Center for Biological Diversity

Protecting endangered species and wild places through
science, policy, education, and environmental law.

Arizona Archaeological Council * Arizona Desert Bighorn Sheep Society * Center for Biological Diversity * Coalition for Sonoran Desert Protection * Defenders of Wildlife * Desert Watch * Sierra Club Grand Canyon Chapter * Tucson Audubon Society

Contacts: Daniel R. Patterson, CBD 520-623-5252 x306; Carolyn Campbell, CSDP 520-388-9925; Sonja Macys, TAS 520-622-5622; Jenny Neeley, DoW 520-623-9653 x4; Julie Sherman, SC 928-213-1176; Jon Shumaker AAC 520-466-8490; Brian F. Dolan, ADBSS 520-797-2407
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NEWS RELEASE: for immediate release Wed. Jan 28 04

Pinal County Planning and Zoning Commission Holds 3rd Hearing on Jan 29th will vote on rezoning proposal for La Osa Ranch sprawl city.

Meeting location: Thursday, Jan. 29th, 9 am, Pinal County Planning & DevelopmentDept., 31 N. Pinal Street, Building F, Florence AZ. 520-866-6442.

FLORENCE Tomorrow, the Pinal County Planning and Zoning Commission will consider a rezoning proposal for notorious Scottsdale developer George Johnson’s proposed 67,000 home subdivision with up to 175,000 residents and several commercial centers. There are growing concerns about the developer’s lack of consideration for important resources including the Santa Cruz River and the last remaining bighorn sheep population in the Tucson area.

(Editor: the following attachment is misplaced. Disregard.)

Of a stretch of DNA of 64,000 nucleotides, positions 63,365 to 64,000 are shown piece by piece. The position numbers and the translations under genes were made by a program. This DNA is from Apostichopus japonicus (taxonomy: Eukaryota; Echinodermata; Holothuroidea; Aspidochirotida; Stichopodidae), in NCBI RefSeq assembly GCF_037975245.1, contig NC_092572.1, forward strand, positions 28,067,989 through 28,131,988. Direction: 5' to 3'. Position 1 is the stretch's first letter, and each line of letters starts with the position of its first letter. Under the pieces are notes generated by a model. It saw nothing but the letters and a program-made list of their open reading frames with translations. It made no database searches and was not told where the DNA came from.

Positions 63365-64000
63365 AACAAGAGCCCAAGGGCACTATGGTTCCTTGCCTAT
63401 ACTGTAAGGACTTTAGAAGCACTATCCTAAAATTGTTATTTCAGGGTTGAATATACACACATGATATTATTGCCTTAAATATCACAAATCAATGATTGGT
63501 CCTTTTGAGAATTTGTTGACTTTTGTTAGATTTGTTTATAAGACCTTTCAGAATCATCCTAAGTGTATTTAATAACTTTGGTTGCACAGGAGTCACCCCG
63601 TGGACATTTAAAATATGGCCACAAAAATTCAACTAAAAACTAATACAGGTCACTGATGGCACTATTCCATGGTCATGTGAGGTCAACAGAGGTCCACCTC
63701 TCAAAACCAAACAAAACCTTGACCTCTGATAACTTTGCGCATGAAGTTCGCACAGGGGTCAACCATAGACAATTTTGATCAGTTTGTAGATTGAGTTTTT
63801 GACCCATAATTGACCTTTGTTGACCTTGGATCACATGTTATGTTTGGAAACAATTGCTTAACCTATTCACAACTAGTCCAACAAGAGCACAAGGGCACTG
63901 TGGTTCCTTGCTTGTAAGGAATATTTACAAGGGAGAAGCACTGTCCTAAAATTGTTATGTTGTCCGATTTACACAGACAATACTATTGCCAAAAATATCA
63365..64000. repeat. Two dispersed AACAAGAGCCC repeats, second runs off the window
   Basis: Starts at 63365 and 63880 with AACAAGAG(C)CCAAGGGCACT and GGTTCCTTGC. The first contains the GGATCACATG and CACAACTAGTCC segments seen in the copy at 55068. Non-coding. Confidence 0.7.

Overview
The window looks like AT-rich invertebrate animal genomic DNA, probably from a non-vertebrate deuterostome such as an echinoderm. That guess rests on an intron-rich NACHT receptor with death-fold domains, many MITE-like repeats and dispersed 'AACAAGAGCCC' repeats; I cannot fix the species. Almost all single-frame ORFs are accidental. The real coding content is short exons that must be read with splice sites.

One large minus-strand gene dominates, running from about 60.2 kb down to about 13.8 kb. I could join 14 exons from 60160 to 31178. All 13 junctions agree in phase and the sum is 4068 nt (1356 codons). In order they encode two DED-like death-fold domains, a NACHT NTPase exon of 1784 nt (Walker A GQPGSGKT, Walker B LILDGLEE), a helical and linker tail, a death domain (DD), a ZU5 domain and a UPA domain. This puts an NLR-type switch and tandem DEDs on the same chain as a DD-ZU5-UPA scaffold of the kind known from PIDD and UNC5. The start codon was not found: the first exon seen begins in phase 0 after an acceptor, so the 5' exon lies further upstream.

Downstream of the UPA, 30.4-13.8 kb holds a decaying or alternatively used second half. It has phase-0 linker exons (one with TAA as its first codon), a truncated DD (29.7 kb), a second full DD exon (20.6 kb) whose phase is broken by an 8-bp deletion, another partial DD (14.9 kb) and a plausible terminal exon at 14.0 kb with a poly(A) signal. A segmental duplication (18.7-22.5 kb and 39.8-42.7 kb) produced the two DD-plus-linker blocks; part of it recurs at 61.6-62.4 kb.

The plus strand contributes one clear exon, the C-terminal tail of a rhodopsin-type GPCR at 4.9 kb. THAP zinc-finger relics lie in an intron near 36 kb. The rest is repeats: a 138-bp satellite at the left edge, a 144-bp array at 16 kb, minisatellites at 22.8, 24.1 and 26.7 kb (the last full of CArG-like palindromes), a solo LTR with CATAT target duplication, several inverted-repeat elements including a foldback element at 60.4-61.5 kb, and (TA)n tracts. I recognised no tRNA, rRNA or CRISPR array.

The proposed subdivision, called La Osa Master Planned Community, would be the 8th largest city in Arizona. It would include more than 67,000 homes, a resort, golf courses, and commercial development west of Red Rock, near the Pima County border and Silverbell Army Heliport, and adjacent to the Ironwood Forest National Monument. Large portions of the proposed development lie within a flood-prone area of the Santa Cruz River.

Mr. Johnson has been charged with violating state environmental laws and is currently under investigation for violating federal environmental laws. The Arizona Department of Environmental Quality (ADEQ) has charged Johnson with violating laws or regulations relating to damage to and pollution of tributaries to the Santa Cruz River. In addition, the US Army Corps of Engineers is currently investigating possible violations of the federal Clean Water Act. Johnson also has trespassed on Bureau of Land Management (BLM) lands, plus the Arizona State Museum (ASM) is doing a damage assessment on nine archaeological sites on and near the proposed development, including those on state trust lands.

Johnson’s proposed subdivision is immediately adjacent to the Ironwood Forest National Monument (IFNM), home to the last known viable herd of desert bighorn sheep in the Tucson area. The BLM, managers of the monument, cited Johnson with trespass for allowing many of his 5000 domestic goats onto the monument. Keratoconjunctivitis, disease causing blindness, spread from Johnson’s goats and infected more than30 percent of this small bighorn sheep herd and continues to spread, according to an Arizona Game and Fish Department (AGFD) report Monday. AGFD officials report that a second disease, contagious ecthyma, which causes skin lesions and bleeding, is also running through this wild sheep population and is likely linked to the goats. At least 8 bighorns have died so far as a result of these introduced diseases and the outlook is not favorable.

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